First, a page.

FRANKFORT, Ky. (Nov. 18, 2021) – Timothy Mullett, M.D., a University of Kentucky professor of cardiothoracic surgery and the medical director of the UK Markey Cancer Center Affiliate and Research Networks, joined Gov. Andy Beshear and a number of lung cancer advocacy groups at the state Capitol to recognize November as Lung Cancer Awareness Month.
Gov. Beshear encouraged Kentuckians to learn more about lung cancer, its risk factors and screening options.
“Kentuckians suffer from lung cancer at a much higher rate than the rest of the country,” said Gov. Beshear. “We are seeing improvements in screening and early detection, but there is still much work to be done to educate our people about prevention and to encourage them to get help once they receive a diagnosis.”
Accepting the governor’s proclamation on behalf of the Kentucky LEADS Collaborative, Mullett, who also serves as the chair of the American College of Surgeons Commission on Cancer, said the work happening in Kentucky to raise awareness about lung cancer is drawing national attention.
“Kentucky is home to some of the worst cancer rates in the country, and lung cancer is at the top of that list. The good news is that our methods for lung cancer screening, treatment and prevention have significantly improved over the years, and because of our collaborative work in early detection in lung cancer, we are seeing decreases in late-stage lung cancer that we have not seen before,” Mullett said. “Our work is drawing the attention of national organizations like the American College of Surgeons Commission on Cancer and the American Cancer Society to develop solutions that can be applied across the nation. I’m proud to be alongside so many other organizations and individuals who are pushing for more research and resources to help reduce the impact of this disease in the Commonwealth.”
Lung cancer survivor Scott Kindred, founder of STAGES, a support group for lung cancer patients at the UK Markey Cancer Center, joined Mullett and Gov. Beshear to encourage other patients to be their own advocates.
“It is so important that patients and survivors with lung cancer can get information so they can understand about the disease and its treatment and to connect with other survivors to know they are not alone,” Kindred said.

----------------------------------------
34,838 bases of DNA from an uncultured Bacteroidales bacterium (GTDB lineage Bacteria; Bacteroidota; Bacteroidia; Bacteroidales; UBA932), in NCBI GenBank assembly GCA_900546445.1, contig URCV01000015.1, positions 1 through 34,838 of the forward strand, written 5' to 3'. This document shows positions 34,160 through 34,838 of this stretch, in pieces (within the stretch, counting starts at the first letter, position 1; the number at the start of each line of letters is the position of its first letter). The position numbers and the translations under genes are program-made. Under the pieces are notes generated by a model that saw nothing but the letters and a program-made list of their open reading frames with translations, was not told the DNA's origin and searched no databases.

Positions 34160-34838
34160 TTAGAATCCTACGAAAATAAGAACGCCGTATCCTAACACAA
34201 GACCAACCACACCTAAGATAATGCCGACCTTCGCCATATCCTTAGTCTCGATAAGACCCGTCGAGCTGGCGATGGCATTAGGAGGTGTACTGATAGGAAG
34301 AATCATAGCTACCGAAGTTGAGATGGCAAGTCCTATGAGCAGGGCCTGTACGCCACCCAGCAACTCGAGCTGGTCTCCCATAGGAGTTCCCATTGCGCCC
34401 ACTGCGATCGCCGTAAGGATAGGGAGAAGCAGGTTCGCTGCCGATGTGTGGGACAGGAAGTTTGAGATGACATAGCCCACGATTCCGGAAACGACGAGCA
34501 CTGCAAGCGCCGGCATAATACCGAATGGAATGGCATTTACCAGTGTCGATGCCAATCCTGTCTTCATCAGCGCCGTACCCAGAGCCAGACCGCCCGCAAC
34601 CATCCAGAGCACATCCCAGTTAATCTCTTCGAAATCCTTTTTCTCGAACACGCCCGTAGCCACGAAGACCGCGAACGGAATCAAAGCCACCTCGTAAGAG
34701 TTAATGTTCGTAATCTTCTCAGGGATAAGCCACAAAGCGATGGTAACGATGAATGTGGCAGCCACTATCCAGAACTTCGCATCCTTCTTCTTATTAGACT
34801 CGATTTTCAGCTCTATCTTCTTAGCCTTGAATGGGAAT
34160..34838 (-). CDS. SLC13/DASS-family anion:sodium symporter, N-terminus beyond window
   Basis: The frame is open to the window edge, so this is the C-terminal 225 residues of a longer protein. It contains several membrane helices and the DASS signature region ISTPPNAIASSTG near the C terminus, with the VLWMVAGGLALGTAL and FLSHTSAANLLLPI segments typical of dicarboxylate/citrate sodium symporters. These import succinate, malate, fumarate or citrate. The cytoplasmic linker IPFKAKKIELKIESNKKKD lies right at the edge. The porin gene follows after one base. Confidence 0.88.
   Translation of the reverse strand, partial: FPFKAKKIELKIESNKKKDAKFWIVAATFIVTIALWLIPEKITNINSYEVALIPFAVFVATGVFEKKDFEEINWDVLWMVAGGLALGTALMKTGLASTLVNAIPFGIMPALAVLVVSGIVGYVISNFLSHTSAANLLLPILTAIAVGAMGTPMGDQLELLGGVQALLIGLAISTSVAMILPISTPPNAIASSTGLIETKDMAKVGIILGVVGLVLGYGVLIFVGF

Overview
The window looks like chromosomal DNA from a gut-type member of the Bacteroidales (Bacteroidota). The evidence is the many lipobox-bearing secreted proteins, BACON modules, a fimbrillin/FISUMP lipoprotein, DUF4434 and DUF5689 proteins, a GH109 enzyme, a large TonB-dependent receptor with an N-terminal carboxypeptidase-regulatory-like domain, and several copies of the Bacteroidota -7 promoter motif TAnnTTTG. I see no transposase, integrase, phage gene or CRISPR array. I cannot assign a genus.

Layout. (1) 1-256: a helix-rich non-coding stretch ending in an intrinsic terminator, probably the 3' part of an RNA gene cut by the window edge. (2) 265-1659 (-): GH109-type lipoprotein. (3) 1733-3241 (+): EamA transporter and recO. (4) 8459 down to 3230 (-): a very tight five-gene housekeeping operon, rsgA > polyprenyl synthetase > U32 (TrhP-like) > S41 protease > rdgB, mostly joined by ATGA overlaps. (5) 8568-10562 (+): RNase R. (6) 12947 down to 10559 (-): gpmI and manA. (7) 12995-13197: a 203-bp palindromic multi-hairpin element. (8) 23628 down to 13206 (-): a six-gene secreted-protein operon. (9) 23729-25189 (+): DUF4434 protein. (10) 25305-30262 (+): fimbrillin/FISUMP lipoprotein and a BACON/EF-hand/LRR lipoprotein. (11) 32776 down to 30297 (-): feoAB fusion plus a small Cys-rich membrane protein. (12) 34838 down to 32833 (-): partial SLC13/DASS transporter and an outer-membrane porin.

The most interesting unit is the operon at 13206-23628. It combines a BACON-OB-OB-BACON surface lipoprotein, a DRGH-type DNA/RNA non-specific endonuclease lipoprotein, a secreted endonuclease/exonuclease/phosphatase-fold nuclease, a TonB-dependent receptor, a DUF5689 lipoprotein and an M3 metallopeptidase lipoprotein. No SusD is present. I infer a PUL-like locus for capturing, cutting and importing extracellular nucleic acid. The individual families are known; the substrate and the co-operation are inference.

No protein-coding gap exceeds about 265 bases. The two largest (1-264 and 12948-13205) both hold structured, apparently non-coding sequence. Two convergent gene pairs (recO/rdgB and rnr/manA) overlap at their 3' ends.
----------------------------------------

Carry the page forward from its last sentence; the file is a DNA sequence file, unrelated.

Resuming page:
Other patient advocacy organizations represented at the event include the American Cancer Society Cancer Action Network, American Lung Association, Go2 Lung Cancer Foundation, Kentucky Cancer Consortium and LUNGevity Foundation.
Kentucky has the highest lung cancer rate in the nation, with more than 89 of every 100,000 people diagnosed, and a death rate 50% higher than the national average. In fact, it is estimated that 2.2% of all U.S. cancer deaths each year occur in the Commonwealth.
While Kentucky is second in the nation in lung cancer screening, nearly 11% of those diagnosed with lung cancer do not receive cancer treatment — a significantly higher rate than the national average.
For Kentuckians who are or were smokers, screening for lung cancer is particularly important. Lung cancer screening is recommended for adults who have no symptoms, but who are at high risk for developing disease because of their smoking history and age. If you meet all of these criteria, you are eligible for screening:
- You are 50-80 years of age.
- You averaged one pack of cigarettes per day for 20 years or two packs a day for 10 years.
- You currently smoke or quit smoking within the past 15 years.
If cancer is found early, there are more treatment options available for patients and the chance of survival is much higher. Learn more about the lung cancer screening program at the University of Kentucky Markey Cancer Center.
For more information about lung cancer, see the American Lung Association’s State of Lung Cancer 2021 report.
Kentuckians who do not have access to the health care necessary to provide lung cancer screening opportunities or treatment can seek access by enrolling for health care coverage at kynect.ky.gov. To get help signing up, Kentuckians can also call help lines for kynect benefits 1.855.306.8959 and kynect health coverage 1.855.459.6328.
Enrollments received through Dec. 15, 2021, will qualify for coverage that begins Jan. 1, 2022. For Kentuckians who enroll between Dec. 16, 2021, and Jan. 15, 2022, coverage will start Feb. 1, 2022. Enrollment in a commercial plan will remain open on kynect.ky.gov through Jan. 15, 2022. To learn more, see the full release.
As the state’s flagship, land-grant institution, the University of Kentucky exists to advance the Commonwealth. We do that by preparing the next generation of leaders — placing students at the heart of everything we do — and transforming the lives of Kentuckians through education, research and creative work, service and health care. We pride ourselves on being a catalyst for breakthroughs and a force for healing, a place where ingenuity unfolds. It's all made possible by our people — visionaries, disruptors and pioneers — who make up 200 academic programs, a $476.5 million research and development enterprise and a world-class medical center, all on one campus.
In 2022, UK was ranked by Forbes as one of the “Best Employers for New Grads” and named a “Diversity Champion” by INSIGHT into Diversity, a testament to our commitment to advance Kentucky and create a community of belonging for everyone. While our mission looks different in many ways than it did in 1865, the vision of service to our Commonwealth and the world remains the same. We are the University for Kentucky.